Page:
couples were issued marriage licenses
and to offset this showing 21 complaints
for divorce were filed in the same ofilce.
The figures show a startling condition,
of affairs, and there can be no question
about the steady gains being made by
divorce monster in this city.
The ratio between divorces and mar
riages for the year 1903 was. as 1 to C;
for the month of May, this year, this
. .41 -1 1 . - I .J 1 . .
to every -1.43 marriages. It is t?afe to
say that the average for the prewnt
year will be less than 1 to 5 marriages.
Can the figures be duplicated elsewhere
In the world? For the first six months
of 1004 the records show 132 actions for
divorce filed as against 118 for thu first
half of the former year. Even" month
the number shows a slight lncrea.vc. In
June, 1901. there were only 10 divorce
suits brought here.
Of all kinds, there were 73 ca???i
filed in the Third district during the
past month, as against G9 for tho same
month last year. Of the foregoing cases
24 were divorce and 15, mostly divorce,
were accompanied with aflldavits of im
pecunioslty. The total number of cases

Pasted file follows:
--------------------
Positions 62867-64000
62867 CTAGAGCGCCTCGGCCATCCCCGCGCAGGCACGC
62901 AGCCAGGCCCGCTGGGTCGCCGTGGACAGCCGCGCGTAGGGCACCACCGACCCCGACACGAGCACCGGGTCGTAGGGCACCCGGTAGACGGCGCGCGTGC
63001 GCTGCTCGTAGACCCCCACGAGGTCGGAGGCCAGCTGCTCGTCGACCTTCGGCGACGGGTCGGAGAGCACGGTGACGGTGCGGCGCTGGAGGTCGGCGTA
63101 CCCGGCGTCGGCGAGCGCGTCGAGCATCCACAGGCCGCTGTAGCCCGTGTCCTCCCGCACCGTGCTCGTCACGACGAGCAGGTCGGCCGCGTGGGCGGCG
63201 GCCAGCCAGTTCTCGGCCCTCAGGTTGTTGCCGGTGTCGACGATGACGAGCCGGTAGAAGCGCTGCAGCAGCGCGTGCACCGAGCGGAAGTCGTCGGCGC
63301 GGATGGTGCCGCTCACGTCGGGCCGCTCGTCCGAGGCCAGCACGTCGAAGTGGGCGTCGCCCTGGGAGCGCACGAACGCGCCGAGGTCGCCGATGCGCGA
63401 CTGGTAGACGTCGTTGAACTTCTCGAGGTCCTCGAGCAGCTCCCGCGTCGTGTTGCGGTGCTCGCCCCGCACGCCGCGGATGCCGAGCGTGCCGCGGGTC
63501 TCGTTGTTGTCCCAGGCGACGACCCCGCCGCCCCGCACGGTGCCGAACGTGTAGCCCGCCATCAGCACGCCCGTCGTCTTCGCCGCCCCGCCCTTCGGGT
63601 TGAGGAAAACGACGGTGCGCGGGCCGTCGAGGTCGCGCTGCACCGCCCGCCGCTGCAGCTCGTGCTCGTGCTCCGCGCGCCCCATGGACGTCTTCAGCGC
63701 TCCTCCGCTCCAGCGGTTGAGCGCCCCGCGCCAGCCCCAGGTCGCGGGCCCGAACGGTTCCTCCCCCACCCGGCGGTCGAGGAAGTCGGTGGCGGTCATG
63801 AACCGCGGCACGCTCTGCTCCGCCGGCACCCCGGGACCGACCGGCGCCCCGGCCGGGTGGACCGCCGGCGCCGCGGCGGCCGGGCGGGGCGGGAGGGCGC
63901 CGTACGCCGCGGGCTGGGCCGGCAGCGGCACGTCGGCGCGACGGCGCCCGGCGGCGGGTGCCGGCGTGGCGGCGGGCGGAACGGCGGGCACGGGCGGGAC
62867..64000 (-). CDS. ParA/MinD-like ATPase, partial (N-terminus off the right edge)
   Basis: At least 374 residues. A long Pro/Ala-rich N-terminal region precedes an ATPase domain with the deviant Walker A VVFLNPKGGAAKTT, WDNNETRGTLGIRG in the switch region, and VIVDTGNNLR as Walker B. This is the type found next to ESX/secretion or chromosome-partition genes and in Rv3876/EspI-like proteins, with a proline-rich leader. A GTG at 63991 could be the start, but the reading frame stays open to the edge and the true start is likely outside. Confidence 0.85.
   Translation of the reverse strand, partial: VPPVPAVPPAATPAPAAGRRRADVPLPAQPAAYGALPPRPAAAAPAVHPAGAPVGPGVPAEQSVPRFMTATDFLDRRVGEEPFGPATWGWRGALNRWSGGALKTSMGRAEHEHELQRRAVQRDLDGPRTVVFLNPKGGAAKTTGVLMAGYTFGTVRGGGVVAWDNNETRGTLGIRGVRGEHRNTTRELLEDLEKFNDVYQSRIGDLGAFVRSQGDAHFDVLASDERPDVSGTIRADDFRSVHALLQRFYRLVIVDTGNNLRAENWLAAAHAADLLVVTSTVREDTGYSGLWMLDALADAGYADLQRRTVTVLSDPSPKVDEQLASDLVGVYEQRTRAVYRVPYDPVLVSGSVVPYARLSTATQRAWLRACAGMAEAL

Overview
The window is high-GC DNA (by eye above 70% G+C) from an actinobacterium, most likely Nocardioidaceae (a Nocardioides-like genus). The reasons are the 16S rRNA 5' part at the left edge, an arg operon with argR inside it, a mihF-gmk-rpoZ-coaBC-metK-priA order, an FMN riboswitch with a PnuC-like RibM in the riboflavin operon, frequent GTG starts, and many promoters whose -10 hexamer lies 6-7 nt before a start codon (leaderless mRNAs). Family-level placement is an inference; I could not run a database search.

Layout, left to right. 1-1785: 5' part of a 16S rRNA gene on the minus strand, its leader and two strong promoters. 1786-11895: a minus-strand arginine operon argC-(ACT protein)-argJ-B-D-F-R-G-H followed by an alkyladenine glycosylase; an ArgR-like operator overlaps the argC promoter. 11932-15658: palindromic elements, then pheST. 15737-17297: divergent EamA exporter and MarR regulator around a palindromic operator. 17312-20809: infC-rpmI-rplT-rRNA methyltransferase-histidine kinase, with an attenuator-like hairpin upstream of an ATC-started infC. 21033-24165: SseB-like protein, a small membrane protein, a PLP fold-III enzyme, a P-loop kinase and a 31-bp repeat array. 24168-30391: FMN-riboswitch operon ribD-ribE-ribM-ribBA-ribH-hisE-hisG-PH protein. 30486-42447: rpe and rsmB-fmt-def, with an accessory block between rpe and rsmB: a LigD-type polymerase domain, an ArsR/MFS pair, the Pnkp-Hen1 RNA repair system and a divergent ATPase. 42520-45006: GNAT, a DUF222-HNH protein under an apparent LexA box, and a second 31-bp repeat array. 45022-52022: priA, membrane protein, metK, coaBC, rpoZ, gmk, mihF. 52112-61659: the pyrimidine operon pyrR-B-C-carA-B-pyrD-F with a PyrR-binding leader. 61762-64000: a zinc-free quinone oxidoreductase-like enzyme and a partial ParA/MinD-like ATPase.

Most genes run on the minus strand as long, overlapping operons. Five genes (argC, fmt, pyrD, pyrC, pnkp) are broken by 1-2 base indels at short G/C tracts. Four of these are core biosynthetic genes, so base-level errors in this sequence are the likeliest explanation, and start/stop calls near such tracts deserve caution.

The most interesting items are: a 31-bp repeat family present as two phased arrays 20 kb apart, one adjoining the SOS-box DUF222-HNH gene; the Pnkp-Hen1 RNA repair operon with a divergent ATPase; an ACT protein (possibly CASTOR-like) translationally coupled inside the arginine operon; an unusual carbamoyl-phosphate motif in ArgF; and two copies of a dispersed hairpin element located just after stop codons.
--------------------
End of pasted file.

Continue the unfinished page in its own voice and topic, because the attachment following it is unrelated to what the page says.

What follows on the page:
filed tills year is 443, as against only
393 for the first six months of the year
1903. The business of the District court
is rapidly Increasing, as these figures
IT WAS THE CAT
THAT CAUSED FRIGHT
"It was only an Idle dream." such
Is the reply which Miss Mabel Shaffer,
who resides at 512 South Fifth East is
now making to her friends and neigh
bors when asked to explain her pecu
liar conduct of a few nights ago.
About dusk last Tuesday evening
Miss Shaffer enmo Into tho family
library door and had only been there
a few moments when she suddenly
Jumped up from her chair and ran
screaming to tho door. Here she stood,
wildly gesticulating with her hands and
screaming with all her might until
some of the members of tho family ar
rived on the scene. Then she sudden
ly burst out laughing and quietly
walked into the room.
Later in the evening when asked to
make an explanation sho said, "It was
Just an idle dream." It has subse
quently develop thnt the Joke was on
Miss Shaffer and she doesn't like to
confess it. On entering the library
Miss Shaffer picked up Macbeth and
proceeded to rend it. When she camo
to the scone of the witches, which Is
horrifying enough In itself a nolso was
heard at the Avlndow, and turning
quickly around Miss Shaffer espied
some glaring eyes peering at her
through the window. Bewildered and
confused sho wildly ran to the door and